Concert Series Brings Classical Music to Unexpected Places
A string quintet performing Mozart is certainly not something everyone expected to hear at Summit County Probate Court in the middle of February, but it was a welcome break for many employees and visitors to the courthouse. It’s part of a series called “Decompression Chamber” from Tuesday Musical in Akron.
“The Decompression Chamber is focused on taking high-class, classical music into high-stress work environments,” Jarrod Hartzler, Tuesday Musical’s artistic director, said. “The space is beautiful. We know that people are coming here for sometimes happy things, and sometimes challenging things, but that it would just be a perfect fit, so we were pleased and delighted to be here today.”
So far, they’ve visited the Akron Municipal Building and Akron General Hospital, which Hartzler says was a memorable experience.
“The chaplain stopped by and she said my whole day is walking from death and dying to more death and dying so to have just a few minutes to recharge and find something beautiful in the middle of the hall in the hospital was a really great benefit to her,” he said.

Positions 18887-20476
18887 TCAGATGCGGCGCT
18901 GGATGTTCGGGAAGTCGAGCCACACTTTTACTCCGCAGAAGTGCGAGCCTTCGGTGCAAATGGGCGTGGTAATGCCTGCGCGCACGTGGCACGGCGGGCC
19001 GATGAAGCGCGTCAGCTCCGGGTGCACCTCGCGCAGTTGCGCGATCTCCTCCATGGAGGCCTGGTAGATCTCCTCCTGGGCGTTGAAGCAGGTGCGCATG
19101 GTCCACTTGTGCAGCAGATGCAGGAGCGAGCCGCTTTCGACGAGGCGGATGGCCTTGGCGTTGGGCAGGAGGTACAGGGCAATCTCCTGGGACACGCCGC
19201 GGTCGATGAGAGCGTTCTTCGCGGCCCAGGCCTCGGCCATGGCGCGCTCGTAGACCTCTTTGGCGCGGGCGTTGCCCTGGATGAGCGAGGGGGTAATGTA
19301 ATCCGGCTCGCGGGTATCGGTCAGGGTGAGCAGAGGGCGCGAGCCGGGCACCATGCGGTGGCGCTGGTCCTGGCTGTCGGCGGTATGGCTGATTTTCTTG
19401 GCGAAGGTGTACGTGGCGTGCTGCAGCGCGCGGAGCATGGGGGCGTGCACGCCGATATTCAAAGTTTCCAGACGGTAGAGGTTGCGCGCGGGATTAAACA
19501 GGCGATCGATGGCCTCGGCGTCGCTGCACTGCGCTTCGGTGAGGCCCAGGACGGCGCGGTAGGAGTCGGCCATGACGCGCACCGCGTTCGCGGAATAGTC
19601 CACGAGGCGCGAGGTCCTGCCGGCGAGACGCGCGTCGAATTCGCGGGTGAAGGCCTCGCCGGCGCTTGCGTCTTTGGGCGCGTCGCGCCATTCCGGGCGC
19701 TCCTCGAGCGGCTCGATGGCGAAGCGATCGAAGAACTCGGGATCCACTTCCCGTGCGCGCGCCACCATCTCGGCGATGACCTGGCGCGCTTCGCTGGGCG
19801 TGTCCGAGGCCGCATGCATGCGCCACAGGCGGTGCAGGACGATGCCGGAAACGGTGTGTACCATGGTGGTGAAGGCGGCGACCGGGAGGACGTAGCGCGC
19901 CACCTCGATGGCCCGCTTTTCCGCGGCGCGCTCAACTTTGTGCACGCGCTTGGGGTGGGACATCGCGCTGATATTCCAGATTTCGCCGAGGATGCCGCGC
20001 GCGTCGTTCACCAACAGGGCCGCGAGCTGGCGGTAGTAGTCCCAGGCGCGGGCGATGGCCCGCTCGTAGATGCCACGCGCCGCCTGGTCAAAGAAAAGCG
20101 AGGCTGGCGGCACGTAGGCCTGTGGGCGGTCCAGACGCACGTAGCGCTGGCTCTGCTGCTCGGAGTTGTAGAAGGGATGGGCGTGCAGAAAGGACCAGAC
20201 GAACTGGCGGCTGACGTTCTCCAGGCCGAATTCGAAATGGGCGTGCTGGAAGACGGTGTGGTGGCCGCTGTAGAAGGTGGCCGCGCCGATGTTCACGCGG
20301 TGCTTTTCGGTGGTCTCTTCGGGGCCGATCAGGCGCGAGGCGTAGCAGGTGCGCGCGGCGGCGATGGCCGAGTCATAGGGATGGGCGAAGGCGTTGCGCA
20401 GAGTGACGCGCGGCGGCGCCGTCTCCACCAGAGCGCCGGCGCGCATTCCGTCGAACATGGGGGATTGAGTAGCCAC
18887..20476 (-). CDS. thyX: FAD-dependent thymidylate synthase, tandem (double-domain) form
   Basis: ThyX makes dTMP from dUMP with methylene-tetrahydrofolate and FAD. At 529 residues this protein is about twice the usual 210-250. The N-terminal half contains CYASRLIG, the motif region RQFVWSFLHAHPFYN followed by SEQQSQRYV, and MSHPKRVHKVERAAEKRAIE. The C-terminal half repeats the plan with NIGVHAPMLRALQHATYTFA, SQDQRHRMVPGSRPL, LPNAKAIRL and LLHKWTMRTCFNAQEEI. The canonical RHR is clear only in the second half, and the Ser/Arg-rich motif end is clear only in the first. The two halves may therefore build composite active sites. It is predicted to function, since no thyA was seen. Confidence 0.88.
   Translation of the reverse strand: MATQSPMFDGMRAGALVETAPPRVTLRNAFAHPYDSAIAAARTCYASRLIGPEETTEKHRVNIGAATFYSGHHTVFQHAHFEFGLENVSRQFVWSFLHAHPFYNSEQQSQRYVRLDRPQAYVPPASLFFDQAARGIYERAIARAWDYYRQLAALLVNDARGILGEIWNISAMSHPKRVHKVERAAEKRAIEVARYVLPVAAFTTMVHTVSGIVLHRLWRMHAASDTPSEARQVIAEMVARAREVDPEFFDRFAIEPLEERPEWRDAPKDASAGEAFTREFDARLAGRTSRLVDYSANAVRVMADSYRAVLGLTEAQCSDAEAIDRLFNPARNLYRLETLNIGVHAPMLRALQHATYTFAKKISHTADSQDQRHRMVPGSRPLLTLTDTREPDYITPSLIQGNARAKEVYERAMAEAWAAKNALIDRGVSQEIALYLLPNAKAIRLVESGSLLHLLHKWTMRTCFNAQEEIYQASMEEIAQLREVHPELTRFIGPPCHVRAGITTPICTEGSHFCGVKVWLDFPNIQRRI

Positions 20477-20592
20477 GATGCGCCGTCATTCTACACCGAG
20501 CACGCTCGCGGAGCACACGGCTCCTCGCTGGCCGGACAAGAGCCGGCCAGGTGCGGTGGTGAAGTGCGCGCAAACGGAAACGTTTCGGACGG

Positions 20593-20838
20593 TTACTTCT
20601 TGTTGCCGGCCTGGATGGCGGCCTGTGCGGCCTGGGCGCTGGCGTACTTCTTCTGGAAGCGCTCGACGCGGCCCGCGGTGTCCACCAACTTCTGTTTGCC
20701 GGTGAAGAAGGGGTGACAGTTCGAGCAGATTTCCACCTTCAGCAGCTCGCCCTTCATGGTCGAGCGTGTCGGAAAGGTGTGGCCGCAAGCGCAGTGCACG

Numerous studies have been conducted about the benefits of classical music. Researchers from the University of California in San Diego found people who listen to classical music have lower blood pressure than people who don’t. And a 2006 study from the Cleveland Clinic Foundation shows a decrease in pain and depression from people who listen to any music.
That’s good news for the people in the audience, like Terre Vance, who works at the courthouse. She enjoyed the convenience of a lunchtime concert without having to go outside on a cold February day.
“It’s wonderful. It’s up close, it’s personal, it’s a nice little refreshing break,” Vance said. “Who doesn’t love classical music?”
Violinist Siwoo Kim says he enjoys performing for a casual, smaller crowd.
“This is really cool because it was intimate, and we were able to just talk casually to the audience, I think that's very important. I think this is a fantastic idea to bring the performance to a differnet venue, just to the people," Kim said. "I hope it brightened all their days, it certainly did for me.”
Kim thinks the smaller venue helps people connect with the music. He wants to shatter the notion that classical music can feel distant.
“It should be accessible to all and it shouldn’t feel foreign, I think, and that’s what a lot of us are working toward, trying to create a new culture appreciating classical music,” he said.
Hartzler, who helps organize and plan the concerts, says they don’t have another venue lined up yet, but they are open to suggestions.
“We’re looking for any kind of environment where an afternoon, 45 minutes of music would make the day better,” Hartzler said.
You can find contact information for staff to share your idea for their next concert by going to Tuesday Musical’s website.